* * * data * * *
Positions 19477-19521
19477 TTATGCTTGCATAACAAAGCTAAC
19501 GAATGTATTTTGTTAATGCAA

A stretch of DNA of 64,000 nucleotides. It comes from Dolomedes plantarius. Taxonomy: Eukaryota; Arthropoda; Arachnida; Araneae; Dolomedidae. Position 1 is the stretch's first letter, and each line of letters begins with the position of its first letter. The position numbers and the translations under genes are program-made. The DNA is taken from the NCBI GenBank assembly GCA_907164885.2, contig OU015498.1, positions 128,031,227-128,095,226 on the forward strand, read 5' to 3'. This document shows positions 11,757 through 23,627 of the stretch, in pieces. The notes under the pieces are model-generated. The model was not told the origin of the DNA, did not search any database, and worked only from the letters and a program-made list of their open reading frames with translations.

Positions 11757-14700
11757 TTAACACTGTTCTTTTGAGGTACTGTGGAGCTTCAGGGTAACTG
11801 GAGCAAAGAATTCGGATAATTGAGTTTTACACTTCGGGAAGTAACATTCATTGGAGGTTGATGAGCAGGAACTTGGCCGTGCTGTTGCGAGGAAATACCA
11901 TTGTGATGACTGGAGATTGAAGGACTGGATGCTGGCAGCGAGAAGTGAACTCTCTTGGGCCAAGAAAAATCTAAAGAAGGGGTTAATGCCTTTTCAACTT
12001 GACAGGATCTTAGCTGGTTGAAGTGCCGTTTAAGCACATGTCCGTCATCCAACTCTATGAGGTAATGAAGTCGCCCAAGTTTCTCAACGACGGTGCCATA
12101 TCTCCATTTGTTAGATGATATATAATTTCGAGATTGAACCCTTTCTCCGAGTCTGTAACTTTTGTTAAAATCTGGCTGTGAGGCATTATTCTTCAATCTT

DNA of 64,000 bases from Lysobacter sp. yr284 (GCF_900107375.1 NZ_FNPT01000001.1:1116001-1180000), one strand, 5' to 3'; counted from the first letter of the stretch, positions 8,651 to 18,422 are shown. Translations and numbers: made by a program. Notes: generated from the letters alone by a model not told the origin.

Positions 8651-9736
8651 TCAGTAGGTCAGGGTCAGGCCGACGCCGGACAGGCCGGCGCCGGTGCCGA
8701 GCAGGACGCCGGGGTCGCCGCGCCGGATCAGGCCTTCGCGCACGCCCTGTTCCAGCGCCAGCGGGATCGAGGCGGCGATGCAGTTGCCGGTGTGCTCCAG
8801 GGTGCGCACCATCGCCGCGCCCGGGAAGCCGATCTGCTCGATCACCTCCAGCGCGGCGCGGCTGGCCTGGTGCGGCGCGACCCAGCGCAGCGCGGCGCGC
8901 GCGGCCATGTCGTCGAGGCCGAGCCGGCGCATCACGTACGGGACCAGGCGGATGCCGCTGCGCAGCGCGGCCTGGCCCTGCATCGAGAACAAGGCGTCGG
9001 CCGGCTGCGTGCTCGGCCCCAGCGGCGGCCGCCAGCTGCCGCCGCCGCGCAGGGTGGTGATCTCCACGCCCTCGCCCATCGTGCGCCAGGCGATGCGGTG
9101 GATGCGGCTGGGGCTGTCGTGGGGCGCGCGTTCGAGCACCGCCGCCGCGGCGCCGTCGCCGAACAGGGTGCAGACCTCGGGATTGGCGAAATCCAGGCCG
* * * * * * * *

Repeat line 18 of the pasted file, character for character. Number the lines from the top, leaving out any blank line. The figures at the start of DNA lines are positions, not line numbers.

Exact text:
9101 GATGCGGCTGGGGCTGTCGTGGGGCGCGCGTTCGAGCACCGCCGCCGCGGCGCCGTCGCCGAACAGGGTGCAGACCTCGGGATTGGCGAAATCCAGGCCG